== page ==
Jesus, Gandhi, and MLK – A Very Salty Trio: a sermon for Epiphany 5A

Gandhi on Sermon on the Mt copy

Like most people my age, I remember the days when families had only one television set and when I was just a kid, it was a black and white television. When I was eleven or twelve, we got one of those new-fangled colour TV sets. Back then kids functioned as remote controls; Mom and Dad decided what we watched. How else would I have seen all those grainy black and white documentaries? My parents were hooked on history and as a result my brother and I were introduced to some pretty incredible characters by way of those old grainy black and white films Many of the documentaries were about the majesty of the British Empire that dominated much of the world in those old grainy days. I can still remember being impressed by a little man, wearing what looked like a diaper and causing quite a commotion wandering around Britain and talking about home rule. I remember how excited my father was when the film showed this little fellow Gandhi talking to some striking Welsh miners, encouraging them in their fight against the mine-owners. It was the beginning of a long love affair with a giant of a man.

Back then, I loved reading biographies so the next time I was in the library I picked up three biographies about Gandhi and I’ve continued to read and watch whatever I can get my hands on about the life and teachings of Mohandis K. Gandhi. It was reading about Gandhi that caused me to take my first serious look at Jesus’ Sermon on the Mount. Up until then, I didn’t know much about the teachings of Jesus. We didn’t go to church, so what I knew about Jesus I’d picked up by osmosis; growing up in a Christian culture meant, I knew who Jesus was, but very little of what he taught. But reading about Gandhi, I discovered just how much of an influence Jesus had been on Gandhi’s philosophy of non-violence. I knew that Gandhi’s methods had brought the British Empire to its knees, so I began to wonder about Jesus’ methods. You’ve got to remember when I was a kid, the Vietnam war was raging and the world was under constant threat of mutual annihilation as the American and Soviet empires threatened to blow us all into oblivion. Non-violence was more than just an intriguing idea; back then non-violence sounded like a life-line.

And so it was, that my interest in the life and teachings of a non-violent revolutionary from India, sent me scurrying to find the little Bible that I’d received as a gift from the Gideons when I was in grade five so that I could read Jesus’ sermon on the mount. I’d read that Gandhi had said that, if all he knew of Christianity was the Sermon on the Mount he himself would be a Christian. I had been told that we were Christians, but other than Christmas and Easter, I had no real evidence of my Christianity.

It has been said that Gandhi read both the Sermon on the Mount and Chapter Two of the Bhagavad Gita every day. He is reported to have said that “Much of what passes for Christianity today is a negation of the sermon on the Mount.” Gandhi asked, “Isn’t it is more important to do what Jesus wants us to do than to call him “Lord, Lord?”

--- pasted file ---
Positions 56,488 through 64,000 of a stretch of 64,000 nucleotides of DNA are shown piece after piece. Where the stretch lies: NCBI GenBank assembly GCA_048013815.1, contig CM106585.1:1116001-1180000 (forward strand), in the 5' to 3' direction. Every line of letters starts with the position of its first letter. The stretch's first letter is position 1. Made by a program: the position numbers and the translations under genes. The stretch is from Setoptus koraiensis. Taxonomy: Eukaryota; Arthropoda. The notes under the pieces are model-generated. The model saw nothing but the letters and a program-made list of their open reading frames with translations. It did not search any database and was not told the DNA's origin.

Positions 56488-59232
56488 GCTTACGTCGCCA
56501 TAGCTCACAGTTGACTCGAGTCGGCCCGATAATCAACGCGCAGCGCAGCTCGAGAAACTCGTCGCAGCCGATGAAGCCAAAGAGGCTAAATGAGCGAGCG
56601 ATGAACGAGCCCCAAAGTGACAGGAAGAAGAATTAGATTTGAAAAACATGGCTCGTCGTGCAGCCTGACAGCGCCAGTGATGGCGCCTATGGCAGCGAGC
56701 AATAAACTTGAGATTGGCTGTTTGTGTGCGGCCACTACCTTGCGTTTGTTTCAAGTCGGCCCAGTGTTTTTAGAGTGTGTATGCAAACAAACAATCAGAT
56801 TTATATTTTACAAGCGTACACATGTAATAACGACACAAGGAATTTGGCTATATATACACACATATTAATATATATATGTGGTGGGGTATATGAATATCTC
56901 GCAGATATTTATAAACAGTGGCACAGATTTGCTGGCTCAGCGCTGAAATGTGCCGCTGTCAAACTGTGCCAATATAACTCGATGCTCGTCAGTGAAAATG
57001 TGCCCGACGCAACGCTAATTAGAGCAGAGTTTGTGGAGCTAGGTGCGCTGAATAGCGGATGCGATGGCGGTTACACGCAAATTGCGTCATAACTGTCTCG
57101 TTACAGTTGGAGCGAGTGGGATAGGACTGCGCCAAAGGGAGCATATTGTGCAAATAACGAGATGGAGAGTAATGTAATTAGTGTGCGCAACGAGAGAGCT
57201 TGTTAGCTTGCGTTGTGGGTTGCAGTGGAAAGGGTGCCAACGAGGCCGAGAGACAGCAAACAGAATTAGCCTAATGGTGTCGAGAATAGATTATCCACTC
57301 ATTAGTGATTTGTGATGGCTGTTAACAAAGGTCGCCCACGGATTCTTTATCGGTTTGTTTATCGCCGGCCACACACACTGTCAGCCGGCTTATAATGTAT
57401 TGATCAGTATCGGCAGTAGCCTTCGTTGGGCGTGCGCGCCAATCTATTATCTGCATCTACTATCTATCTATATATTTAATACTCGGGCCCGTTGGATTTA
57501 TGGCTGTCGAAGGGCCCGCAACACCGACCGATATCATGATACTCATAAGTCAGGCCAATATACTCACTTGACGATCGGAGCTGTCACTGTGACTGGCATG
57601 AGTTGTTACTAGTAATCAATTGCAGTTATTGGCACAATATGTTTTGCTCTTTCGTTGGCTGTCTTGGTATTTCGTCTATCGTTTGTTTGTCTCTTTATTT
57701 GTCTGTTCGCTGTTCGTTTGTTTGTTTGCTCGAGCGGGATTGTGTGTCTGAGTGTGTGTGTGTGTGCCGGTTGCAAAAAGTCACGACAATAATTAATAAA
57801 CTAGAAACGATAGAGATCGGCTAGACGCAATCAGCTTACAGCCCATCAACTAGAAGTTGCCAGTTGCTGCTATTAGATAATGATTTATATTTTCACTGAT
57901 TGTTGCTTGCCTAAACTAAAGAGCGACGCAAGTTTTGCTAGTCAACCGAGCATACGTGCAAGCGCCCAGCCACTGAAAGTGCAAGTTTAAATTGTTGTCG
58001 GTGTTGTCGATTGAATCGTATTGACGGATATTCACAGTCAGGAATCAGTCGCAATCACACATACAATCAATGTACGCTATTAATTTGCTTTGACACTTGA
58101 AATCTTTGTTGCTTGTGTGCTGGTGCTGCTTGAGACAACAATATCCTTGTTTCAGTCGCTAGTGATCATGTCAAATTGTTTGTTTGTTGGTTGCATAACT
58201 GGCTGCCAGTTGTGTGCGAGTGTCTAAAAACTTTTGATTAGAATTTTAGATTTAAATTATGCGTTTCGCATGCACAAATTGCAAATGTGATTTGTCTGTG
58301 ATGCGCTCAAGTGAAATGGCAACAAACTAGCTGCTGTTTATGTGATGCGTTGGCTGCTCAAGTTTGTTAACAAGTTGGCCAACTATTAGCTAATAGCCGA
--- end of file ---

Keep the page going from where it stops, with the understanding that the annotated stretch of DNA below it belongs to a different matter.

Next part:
As a faithful Hindu, Gandhi was unwilling to accept Christian dogma, but in Jesus, Gandhi recognized a great prophet; a prophet who pointed beyond himself to a world in which non-violence was more than just a dream, non-violence was necessary in order that men and women could live together in peace in order that they might live in union with God. In the teachings of Jesus, Gandhi discovered something that those of us who claim to be followers of Jesus so often miss or deny. The church, the very institution that Jesus’ teachings gave rise to, has for centuries left the salt out of Jesus’ teachings and offered up a flavorless dogmatic dish aimed at pleasing the palates of the powers of Empire to which it has been tied for centuries. As a result, the followers of Jesus all too often forget Jesus call to be the salt of the earth. Sometimes it takes a stranger to remind us of the treasures we possess.

That Gandhi discovered, revered and embodied the philosophy of non-violence that Jesus lived and died for has not gone unnoticed. I’d like to read for you some excerpts from a sermon preached in 1959 by a preacher far more eloquent than I, which illustrates they ways in which Jesus’ Sermon on the Mount was embodied by Mahatma Gandhi. This sermon was preached on Palm Sunday of 1959 as the preacher invited a large congregation to begin their preparations for Holy Week by looking to the life and witness of Mahatma Gandhi so that they might discover how they too might rediscover their own saltiness by embodying the teachings found in the Sermon on the Mount.

The preacher writes:

“Now let us look at the life, as briefly as possible, the life of this man and his work, and see just what it gives us, and what this life reveals to us in terms of the struggles ahead.  I would say the first thing that we must see about this life is that Mahatma Gandhi was able to achieve for his people independence through nonviolent means.  I think you should underscore this.  He was able to achieve for his people independence from the domination of the British Empire without lifting one gun or without uttering one curse word. He did it with the spirit of Jesus Christ in his heart and the love of God, and this was all he had.  He had no weapons. He had no army, in terms of military might.  And yet he was able to achieve independence from the largest empire in the history of this world without picking up a gun or without any ammunition.